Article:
- If you have chest hair, a member of our team will shave the area where the recorder will be placed.
- A provider will place the recorder on your chest.
- You will go home the same day.
- Some patch recorders can be worn while you bathe and shower. Others need to be removed during bathing and then reattached to the chest.
- You will send data from your recorder through your phone or computer to our team.
- After reviewing your data, we will suggest treatments to help you feel better.
Implantable Loop Recorders
If you have infrequent but severe symptoms like fainting, we may recommend an implantable loop recorder.
We may also recommend this device to help manage conditions such as:
- Atrial fibrillation (AFib)
- Atrial tachycardia
- Atrial flutter
An implantable loop recorder is a device the size of a paperclip that’s placed under the skin on your chest. It is designed to stay in the body for four years or more. Your doctor may recommend this device to capture your heart’s irregular electrical activity if external monitors cannot.
What to Expect with an Implantable Loop Recorder
Here’s what you can expect if you have an implantable loop recorder:
- You will come to the hospital to have the device implanted.
- You will receive local anesthesia.
- A physician from our team will place the recorder near your left breastbone.
- You will go home the same day.
- You will need to avoid bathing or showering for up to 48 hours after the device is implanted. After that, you can bathe and shower normally.
- Your loop recorder will send your ECG data to your smartphone wirelessly.
Like other event monitors, these devices can record your heart rhythm in two ways:
- They can automatically record your heart rhythm if it becomes irregular.
- You can manually record your heart rhythm when symptoms occur.
You can exercise with an implantable loop recorder. It will not interfere with airport security scanners, X-rays, MRI scanners or other imaging tests.
Smartphone ECG Monitors
Many companies have developed ECG monitoring devices that work with your smartphone or smartwatch for use at home.
Some devices have two electrodes where you can apply your fingers to monitor your rhythm. They send the ECG data to your smartphone using Bluetooth technology. The recordings are stored in an app, which has software to detect atrial fibrillation and other arrhythmias.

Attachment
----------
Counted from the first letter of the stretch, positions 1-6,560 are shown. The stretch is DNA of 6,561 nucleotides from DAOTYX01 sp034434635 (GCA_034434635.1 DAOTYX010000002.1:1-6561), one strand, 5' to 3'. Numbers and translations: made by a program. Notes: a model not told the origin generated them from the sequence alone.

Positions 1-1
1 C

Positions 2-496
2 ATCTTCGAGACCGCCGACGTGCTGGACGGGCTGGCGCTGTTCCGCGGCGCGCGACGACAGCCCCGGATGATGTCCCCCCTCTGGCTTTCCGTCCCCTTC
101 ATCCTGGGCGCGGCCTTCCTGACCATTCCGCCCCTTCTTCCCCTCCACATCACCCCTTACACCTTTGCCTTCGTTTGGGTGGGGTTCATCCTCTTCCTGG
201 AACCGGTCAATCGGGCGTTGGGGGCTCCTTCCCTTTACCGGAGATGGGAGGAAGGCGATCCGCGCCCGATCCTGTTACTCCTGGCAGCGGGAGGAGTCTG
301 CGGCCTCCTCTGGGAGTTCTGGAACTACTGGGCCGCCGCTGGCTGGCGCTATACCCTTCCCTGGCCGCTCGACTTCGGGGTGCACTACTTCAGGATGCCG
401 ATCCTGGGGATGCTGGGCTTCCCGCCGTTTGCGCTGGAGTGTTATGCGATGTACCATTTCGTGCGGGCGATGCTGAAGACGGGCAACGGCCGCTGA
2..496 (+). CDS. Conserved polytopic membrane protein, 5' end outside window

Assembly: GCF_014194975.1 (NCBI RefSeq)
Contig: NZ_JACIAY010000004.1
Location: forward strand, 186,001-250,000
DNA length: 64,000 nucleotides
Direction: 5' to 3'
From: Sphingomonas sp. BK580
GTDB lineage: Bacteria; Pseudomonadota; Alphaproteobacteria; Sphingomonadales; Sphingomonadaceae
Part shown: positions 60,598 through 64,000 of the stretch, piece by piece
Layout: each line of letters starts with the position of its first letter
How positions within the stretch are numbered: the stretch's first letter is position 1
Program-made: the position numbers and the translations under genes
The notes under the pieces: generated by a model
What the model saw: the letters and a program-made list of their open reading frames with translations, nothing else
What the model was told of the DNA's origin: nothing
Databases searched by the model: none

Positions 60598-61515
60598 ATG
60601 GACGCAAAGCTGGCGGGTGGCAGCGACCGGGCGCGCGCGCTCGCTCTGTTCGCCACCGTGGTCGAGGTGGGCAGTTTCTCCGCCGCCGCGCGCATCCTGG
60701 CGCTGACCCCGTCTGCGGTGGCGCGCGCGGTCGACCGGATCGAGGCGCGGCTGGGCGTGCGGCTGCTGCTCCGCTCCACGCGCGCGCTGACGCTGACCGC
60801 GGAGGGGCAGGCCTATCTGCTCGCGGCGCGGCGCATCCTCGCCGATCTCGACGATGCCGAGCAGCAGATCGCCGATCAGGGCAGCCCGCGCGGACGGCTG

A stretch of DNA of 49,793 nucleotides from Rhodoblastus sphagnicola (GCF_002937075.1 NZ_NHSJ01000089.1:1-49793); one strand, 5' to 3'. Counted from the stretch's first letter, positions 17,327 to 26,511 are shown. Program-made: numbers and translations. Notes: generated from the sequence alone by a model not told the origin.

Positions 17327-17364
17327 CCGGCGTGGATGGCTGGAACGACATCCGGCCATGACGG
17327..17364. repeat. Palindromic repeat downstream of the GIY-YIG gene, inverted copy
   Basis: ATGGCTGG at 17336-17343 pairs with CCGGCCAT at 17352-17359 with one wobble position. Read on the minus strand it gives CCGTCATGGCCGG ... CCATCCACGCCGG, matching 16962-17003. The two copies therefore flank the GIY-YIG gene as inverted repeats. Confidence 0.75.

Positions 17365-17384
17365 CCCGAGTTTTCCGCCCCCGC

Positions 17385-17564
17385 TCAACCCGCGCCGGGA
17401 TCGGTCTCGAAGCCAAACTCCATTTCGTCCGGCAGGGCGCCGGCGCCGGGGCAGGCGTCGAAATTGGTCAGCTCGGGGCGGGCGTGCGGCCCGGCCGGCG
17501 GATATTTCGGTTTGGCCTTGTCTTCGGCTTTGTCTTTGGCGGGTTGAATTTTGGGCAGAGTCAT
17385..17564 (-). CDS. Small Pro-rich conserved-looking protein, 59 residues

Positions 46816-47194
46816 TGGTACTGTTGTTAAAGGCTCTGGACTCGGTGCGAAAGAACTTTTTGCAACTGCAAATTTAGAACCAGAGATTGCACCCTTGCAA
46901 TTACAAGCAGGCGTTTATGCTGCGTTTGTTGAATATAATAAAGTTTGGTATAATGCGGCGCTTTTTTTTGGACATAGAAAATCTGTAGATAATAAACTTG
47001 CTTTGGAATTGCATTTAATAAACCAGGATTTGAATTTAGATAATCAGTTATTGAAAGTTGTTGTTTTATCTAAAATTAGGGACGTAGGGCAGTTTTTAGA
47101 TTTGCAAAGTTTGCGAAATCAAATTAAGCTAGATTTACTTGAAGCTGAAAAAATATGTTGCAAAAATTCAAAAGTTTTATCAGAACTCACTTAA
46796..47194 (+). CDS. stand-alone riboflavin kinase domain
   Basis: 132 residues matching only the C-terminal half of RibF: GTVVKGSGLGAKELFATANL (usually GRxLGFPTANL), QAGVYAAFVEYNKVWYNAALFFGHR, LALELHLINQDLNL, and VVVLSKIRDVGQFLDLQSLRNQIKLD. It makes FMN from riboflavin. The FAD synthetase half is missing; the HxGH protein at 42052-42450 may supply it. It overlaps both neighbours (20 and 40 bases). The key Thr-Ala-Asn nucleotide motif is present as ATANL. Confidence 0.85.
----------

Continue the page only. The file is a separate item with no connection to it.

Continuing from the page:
If you are interested in these tools, we can discuss how to use them. But they cannot replace other ambulatory monitoring devices. They are also not covered by insurance and need to be purchased out of pocket.
Why Choose Valley for Ambulatory Monitoring?
- Remote monitoring for your convenience: The data sent from your device is regularly monitored by a team of experts. This helps you avoid unnecessary trips to the clinic when your heart rhythm is under control.
- Expert analysis of your results: Our team takes time to review and explain your findings. We strive to answer all your questions and bring you peace of mind.
- A full range of advanced treatments: Valley’s Snyder Center for Comprehensive Atrial Fibrillation provides evidence-based care, including monitoring, for AFib and other arrhythmias. If you are diagnosed with an arrhythmia, we’ll develop a treatment plan tailored to your unique needs and preferences. This may include medication, cardioversion or ablation.
- A comprehensive team with recognized leaders: Our experienced electrophysiologists are active in the Heart Rhythm Society and lead research to better understand arrhythmias. They also collaborate with other experts from cardiology, imaging and other specialties.
- Quick access to expert care: We make it easy for you to receive care from our electrophysiology team. We usually see patients within a day or two and even offer same-day appointments. We also strive to make communication with our team as easy as possible. Our nurse coordinators are here to connect you to whatever services you need.